An ambitious chef is setting out to breed the über-pig, according to a post today on the new New York magazine blog Grub Street. Cesare Casella, chef of the madcap-Tuscan restaurant Maremma and experienced steer breeder, is crossing the rare Large Black pig with a Yorkshire-Duroc cross to produce a breed that is at once succulently marbled (thanks to the Large Black blood) and quick-growing (courtesy of the fast-to-fatten Duroc), with a high yield of delicious meat (due to the genes of the x-tra long, ribtastic Yorkshire).
What the Grub Street post doesn’t mention is that crossing these heritage breeds isn’t such a hot idea, because there are very few of each kind in existence these days. Heritage (or heirloom) pigs are pure breeds that have been raised on small-scale farms in the U.S. since being brought over from Europe more than a century ago; in the past 60 or so years they’ve been driven to the edge of extinction by industrial livestock production. Heritage Foods USA, the online sales and marketing arm of Slow Food USA, reports that there are fewer than 200 registered purebred Large Blacks in the States today, which lands the hogs on the American Livestock Breeds Conservancy’s most-endangered list. Today’s crossbred, mass-produced pigs—selected for leanness, high yield, and fast growth, usually at the expense of the animals’ health, and certainly at the expense of deliciousness—are raised and slaughtered at the rate of more than 100 million per year, according to a piece on heritage meats I edited for Plenty magazine last year (November/December 2005). The Bitter Greens Journal also makes a great case that industrial hog farming has ruined North Carolina barbecue.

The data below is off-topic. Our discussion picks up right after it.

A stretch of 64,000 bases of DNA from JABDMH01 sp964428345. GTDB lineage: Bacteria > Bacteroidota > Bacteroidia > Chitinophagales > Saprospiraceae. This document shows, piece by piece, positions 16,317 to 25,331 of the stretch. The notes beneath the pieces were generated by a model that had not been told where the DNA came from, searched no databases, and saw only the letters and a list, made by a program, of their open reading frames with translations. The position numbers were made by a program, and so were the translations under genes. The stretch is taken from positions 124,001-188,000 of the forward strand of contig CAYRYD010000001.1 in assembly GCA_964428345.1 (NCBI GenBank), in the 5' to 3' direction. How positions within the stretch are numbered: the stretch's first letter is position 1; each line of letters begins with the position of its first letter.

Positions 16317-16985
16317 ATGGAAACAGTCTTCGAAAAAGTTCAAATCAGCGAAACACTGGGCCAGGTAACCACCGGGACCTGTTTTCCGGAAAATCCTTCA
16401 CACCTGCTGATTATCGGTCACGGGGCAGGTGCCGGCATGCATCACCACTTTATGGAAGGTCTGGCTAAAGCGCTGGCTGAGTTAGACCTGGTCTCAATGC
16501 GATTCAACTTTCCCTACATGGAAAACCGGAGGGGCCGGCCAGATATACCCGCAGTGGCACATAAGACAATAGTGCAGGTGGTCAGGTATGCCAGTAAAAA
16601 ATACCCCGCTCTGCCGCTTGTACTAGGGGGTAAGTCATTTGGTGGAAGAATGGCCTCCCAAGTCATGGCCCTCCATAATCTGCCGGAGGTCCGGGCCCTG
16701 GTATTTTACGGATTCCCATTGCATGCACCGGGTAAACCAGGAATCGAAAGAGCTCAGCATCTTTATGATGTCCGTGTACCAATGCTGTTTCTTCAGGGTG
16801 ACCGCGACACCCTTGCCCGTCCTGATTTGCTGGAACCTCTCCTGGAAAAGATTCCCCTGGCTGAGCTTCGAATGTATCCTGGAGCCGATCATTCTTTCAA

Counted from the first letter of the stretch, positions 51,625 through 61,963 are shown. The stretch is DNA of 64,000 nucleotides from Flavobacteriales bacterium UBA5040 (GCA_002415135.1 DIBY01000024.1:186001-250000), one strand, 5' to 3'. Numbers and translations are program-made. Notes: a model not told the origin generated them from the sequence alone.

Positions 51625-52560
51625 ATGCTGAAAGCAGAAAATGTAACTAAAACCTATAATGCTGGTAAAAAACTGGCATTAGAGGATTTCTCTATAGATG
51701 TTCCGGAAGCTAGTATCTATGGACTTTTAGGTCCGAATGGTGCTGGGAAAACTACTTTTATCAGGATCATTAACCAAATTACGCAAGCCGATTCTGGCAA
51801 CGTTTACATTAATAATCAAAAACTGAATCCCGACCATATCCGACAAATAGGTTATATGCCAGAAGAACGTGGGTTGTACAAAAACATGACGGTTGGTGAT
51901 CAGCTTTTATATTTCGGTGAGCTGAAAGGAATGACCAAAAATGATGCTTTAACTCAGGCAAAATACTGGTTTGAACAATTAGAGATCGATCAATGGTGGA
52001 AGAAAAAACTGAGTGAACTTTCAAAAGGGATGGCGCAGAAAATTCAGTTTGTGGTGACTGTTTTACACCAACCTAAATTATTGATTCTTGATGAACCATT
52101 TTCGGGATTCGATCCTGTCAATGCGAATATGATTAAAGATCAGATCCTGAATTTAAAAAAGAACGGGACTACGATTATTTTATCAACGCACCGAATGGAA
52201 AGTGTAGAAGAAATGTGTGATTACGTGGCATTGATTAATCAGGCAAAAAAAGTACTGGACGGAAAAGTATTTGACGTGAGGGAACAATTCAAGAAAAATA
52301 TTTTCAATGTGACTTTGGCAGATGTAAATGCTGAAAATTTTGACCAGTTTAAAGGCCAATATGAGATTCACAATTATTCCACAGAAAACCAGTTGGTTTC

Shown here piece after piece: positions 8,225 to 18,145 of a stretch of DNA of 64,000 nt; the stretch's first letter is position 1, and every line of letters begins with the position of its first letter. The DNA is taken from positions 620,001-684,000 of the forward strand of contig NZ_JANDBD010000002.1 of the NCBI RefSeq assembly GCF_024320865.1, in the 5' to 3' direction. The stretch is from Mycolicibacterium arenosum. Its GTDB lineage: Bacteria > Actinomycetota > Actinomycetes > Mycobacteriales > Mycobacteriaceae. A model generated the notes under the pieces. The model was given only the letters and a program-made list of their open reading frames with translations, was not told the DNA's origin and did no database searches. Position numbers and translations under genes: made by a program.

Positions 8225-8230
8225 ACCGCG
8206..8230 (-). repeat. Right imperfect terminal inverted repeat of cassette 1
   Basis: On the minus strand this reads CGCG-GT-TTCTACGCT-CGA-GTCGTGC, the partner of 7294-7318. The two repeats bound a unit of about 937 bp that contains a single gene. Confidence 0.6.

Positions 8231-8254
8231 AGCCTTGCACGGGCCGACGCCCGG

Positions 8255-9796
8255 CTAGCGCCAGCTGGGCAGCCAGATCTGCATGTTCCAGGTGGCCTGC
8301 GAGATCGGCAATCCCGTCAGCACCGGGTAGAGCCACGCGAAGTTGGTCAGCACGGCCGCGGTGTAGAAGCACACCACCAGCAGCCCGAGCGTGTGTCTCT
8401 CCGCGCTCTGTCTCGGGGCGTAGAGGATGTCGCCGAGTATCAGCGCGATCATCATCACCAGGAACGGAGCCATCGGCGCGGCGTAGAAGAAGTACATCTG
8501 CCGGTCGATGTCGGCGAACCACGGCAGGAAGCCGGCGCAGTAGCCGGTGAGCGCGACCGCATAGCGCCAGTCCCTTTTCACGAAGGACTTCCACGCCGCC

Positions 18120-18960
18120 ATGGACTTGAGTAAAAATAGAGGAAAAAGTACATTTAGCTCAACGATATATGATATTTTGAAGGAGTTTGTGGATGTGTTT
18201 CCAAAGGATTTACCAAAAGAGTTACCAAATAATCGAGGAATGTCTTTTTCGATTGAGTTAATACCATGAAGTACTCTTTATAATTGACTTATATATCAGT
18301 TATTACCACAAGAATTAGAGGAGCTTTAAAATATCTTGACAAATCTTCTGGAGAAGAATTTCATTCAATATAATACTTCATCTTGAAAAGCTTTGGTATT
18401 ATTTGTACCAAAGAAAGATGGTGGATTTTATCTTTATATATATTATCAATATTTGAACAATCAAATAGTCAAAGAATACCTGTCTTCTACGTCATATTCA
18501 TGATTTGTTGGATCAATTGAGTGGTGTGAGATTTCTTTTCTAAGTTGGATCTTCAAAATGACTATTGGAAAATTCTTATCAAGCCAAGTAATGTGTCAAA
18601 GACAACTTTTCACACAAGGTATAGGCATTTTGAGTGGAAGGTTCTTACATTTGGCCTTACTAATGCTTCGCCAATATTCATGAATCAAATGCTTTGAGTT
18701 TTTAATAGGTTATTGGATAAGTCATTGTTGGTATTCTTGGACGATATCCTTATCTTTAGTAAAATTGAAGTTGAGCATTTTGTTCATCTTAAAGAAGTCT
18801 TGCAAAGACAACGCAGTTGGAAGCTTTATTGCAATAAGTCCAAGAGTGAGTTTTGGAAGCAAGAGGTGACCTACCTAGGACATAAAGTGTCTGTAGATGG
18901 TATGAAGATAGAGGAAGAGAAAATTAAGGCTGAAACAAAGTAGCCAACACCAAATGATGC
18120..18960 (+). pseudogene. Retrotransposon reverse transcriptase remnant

High yield, fast growth … sound familiar? Casella wants to select for the same qualities, to create a pig that he can whisk from farm to table posthaste—potentially reducing the numbers of an ultrarare breed in the process. All of this is at least a little disconcerting; even more disturbing is this description of the Duroc from the Iowa Purebred Swine Council (which Grub Street links to but does not discuss specifically):
The red breed of hogs known as Duroc is a major contributor to almost every successful hog operation. This breed has long been known for its ability to grow faster on less feed. The Duroc’s ability to display a rapid growth rate, coinciding with efficient conversion of pound of feed to pounds of red meat, is unequaled by any other breed. Through the use of purebred Duroc boars in commercial operations, the producer can maximize the heterosis that is generated by crossbreeding pure genetic lines. Duroc’s skeletal structure, which stands up in all kinds of environments, combined with natural leanness, produce a fast growing, efficient product that is acceptable to the packer and the consumer.
The whole idea of heirloom breeding is to protect these animals from extinction and to create meat that’s much more than just “acceptable” and an “efficient product.” As is happening with organic farming, it seems like industrial principles are creeping into heritage agriculture, too.